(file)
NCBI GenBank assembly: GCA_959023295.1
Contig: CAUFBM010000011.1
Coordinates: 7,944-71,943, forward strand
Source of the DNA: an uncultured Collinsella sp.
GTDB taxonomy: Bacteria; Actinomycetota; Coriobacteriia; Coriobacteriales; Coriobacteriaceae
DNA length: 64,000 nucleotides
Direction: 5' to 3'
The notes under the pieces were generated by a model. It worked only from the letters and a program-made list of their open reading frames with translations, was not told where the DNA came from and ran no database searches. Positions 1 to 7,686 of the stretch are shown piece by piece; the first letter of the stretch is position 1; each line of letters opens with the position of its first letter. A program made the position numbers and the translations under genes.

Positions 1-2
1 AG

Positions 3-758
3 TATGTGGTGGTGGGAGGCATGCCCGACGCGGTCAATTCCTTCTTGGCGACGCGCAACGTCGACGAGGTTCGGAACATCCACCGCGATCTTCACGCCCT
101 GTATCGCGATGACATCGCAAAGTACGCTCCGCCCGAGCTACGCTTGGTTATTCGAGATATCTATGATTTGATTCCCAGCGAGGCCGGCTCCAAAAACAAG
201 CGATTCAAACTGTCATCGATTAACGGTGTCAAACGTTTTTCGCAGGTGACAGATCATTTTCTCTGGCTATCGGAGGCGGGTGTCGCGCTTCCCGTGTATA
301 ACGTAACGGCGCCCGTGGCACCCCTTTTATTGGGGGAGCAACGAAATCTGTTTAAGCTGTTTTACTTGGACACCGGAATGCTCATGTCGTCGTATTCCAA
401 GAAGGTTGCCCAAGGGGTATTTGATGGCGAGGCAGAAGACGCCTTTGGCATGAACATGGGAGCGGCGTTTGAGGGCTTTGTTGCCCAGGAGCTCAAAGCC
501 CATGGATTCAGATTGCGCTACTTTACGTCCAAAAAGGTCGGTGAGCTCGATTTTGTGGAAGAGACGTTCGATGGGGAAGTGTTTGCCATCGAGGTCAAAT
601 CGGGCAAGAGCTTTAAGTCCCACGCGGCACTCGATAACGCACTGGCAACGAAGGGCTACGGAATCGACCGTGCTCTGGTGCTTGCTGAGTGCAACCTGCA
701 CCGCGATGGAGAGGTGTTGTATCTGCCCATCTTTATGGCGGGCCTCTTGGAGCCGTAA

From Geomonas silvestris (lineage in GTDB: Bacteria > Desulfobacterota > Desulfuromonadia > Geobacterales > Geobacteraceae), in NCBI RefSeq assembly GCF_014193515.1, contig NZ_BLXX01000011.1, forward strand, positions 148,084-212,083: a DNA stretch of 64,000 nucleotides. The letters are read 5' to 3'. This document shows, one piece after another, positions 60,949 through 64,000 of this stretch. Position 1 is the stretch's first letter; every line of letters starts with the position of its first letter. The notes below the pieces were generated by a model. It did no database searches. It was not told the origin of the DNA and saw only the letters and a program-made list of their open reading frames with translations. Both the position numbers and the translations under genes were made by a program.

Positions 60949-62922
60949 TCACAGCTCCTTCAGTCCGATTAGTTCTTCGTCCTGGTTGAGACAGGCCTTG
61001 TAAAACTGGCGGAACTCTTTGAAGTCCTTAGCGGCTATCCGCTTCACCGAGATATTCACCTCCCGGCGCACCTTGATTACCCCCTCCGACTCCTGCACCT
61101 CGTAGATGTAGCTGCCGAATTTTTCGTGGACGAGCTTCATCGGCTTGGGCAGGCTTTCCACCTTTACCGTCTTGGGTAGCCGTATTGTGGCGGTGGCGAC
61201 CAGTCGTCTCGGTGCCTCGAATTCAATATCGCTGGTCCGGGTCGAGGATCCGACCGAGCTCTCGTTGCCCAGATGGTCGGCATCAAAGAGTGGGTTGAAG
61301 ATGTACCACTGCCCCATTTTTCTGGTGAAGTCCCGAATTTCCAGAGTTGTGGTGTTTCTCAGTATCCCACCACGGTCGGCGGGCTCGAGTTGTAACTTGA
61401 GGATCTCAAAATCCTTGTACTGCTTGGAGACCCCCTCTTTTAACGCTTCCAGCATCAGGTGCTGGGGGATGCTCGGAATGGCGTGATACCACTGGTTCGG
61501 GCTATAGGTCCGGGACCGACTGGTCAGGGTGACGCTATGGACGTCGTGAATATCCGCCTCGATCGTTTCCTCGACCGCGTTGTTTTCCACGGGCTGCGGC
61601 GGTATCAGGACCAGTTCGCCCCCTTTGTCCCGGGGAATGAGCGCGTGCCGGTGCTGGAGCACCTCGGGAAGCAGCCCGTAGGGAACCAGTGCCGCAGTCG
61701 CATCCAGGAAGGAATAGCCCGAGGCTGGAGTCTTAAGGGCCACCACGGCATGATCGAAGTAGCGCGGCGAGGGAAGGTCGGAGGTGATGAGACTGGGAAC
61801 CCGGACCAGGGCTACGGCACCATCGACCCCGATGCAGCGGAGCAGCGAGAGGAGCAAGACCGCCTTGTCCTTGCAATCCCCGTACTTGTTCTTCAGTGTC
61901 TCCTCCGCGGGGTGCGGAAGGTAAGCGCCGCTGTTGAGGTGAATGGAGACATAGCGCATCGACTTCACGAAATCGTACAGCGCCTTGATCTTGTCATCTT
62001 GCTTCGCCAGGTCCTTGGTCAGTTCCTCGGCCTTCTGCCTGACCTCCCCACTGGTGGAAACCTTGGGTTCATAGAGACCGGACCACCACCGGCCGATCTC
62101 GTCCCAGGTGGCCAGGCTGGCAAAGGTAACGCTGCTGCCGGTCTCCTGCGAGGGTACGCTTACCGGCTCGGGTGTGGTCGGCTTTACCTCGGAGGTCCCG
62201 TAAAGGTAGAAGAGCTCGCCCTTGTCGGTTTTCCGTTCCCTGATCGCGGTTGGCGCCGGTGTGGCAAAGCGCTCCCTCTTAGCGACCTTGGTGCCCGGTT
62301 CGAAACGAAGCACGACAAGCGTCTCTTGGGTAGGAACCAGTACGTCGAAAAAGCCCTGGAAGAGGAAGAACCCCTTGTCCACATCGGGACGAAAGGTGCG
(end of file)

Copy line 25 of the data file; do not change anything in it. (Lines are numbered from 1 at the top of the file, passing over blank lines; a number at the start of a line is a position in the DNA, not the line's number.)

61201 CAGTCGTCTCGGTGCCTCGAATTCAATATCGCTGGTCCGGGTCGAGGATCCGACCGAGCTCTCGTTGCCCAGATGGTCGGCATCAAAGAGTGGGTTGAAG